- Why are you choosing to launch a lawsuit on this issue at this time?
There are constitutional church-state violations going on all over the United States all of the time, but this memorial represents a highly emotional and immense tragedy that touched and continues to touch the hearts of almost all Americans.
American Atheists regularly and consistently attempted to bring our concerns about the proposed girder cross being included in the 9/11 Memorial to memorial and other government officials ever since we first heard the idea suggested in 2002. Those efforts have been consistently ignored. Not only has there been no effort by memorial officials to communicate with us to seek an acceptable solution for all parties, there has been no recognition by anyone involved with the memorial that our concerns were even heard. When the cross was placed in the 9/11 Memorial and Museum, we were left with no other choice but to file a lawsuit.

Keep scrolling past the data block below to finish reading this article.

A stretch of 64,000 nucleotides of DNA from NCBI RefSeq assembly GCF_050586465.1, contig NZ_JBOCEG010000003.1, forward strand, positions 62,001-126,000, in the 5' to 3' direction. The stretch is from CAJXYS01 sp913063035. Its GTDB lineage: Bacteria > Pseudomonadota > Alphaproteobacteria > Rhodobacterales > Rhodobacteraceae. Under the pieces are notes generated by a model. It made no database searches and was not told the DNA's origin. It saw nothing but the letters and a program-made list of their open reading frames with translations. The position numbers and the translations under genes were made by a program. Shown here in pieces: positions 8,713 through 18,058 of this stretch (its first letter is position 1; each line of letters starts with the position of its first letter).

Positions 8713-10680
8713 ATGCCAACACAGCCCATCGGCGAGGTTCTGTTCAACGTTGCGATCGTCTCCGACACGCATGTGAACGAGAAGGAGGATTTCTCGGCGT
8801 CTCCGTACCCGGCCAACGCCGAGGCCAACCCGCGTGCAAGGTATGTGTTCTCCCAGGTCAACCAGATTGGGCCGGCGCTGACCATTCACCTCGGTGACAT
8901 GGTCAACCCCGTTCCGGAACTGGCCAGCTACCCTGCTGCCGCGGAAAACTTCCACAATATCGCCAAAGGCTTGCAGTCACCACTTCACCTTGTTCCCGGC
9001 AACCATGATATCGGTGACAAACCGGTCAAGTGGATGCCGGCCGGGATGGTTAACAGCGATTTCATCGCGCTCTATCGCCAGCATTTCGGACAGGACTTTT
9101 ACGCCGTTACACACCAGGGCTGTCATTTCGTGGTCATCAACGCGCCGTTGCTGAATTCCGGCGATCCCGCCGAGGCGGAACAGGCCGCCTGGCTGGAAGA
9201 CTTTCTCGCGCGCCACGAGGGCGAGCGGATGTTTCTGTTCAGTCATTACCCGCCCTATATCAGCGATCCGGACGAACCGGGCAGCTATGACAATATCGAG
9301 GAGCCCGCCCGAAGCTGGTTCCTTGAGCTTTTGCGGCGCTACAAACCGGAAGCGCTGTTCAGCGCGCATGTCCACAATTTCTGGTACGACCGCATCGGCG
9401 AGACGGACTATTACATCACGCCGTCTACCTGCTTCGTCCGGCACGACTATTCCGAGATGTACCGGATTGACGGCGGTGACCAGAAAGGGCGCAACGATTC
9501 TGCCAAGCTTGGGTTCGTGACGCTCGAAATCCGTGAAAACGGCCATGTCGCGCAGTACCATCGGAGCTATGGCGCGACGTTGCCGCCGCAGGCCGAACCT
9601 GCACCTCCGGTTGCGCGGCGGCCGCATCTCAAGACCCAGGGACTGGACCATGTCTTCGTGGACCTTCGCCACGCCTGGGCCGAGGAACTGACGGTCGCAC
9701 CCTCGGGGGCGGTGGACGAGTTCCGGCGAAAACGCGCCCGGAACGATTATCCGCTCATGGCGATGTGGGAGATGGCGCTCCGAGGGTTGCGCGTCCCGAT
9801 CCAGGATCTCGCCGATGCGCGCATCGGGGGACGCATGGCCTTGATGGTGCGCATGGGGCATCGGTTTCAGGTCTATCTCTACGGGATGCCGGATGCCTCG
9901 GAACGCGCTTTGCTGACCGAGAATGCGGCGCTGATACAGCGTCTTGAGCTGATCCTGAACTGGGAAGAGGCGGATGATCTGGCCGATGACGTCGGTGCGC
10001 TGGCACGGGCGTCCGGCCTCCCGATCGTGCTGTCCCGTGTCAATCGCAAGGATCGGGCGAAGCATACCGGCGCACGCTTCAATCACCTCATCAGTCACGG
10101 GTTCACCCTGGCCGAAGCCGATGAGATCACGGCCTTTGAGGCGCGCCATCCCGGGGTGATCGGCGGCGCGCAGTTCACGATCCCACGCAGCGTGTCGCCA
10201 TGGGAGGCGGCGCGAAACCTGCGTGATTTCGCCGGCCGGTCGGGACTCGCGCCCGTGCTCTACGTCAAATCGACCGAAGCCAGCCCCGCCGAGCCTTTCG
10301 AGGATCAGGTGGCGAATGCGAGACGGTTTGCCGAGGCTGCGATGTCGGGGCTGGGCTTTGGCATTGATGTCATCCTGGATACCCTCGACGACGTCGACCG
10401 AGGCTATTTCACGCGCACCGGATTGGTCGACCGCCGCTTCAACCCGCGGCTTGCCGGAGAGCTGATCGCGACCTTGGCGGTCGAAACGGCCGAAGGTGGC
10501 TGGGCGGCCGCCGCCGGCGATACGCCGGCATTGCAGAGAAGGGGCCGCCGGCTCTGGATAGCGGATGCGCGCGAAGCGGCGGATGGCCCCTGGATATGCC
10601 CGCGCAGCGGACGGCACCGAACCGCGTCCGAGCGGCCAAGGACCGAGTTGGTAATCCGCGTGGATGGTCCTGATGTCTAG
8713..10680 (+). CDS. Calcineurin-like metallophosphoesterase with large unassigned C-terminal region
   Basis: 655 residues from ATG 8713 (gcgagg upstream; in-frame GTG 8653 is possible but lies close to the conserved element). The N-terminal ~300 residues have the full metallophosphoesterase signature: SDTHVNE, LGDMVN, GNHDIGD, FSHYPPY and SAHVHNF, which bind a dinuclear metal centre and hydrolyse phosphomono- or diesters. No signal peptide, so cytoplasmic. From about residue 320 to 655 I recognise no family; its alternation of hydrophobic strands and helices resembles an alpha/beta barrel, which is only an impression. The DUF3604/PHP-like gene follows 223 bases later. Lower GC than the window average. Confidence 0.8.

- The 9/11 Memorial Commission has promised to include a Jewish Star of David and other Jewish memorabilia in the memorial. Wouldn’t this satisfy your demands of equality?
The promise to include Jewish symbols in the Memorial was made after our lawsuit was filed, strongly suggesting that the 9/11 Memorial committee was simply trying in retrospect to minimize the Christian footprint in the Memorial. However, it is absurd to think that adding a prayer shawl and a Torah in a display case next to a 20-foot high, 10-ton girder cross is going to provide equal inclusion. And adding one more religious symbol to this memorial only confirms the legitimacy of our lawsuit that the inclusion of the girder cross was religiously motivated.
Muslims, Buddhists and atheists all died in 9/11. We need and expect a memorial that honors all Americans, not just the Christian and Jewish ones.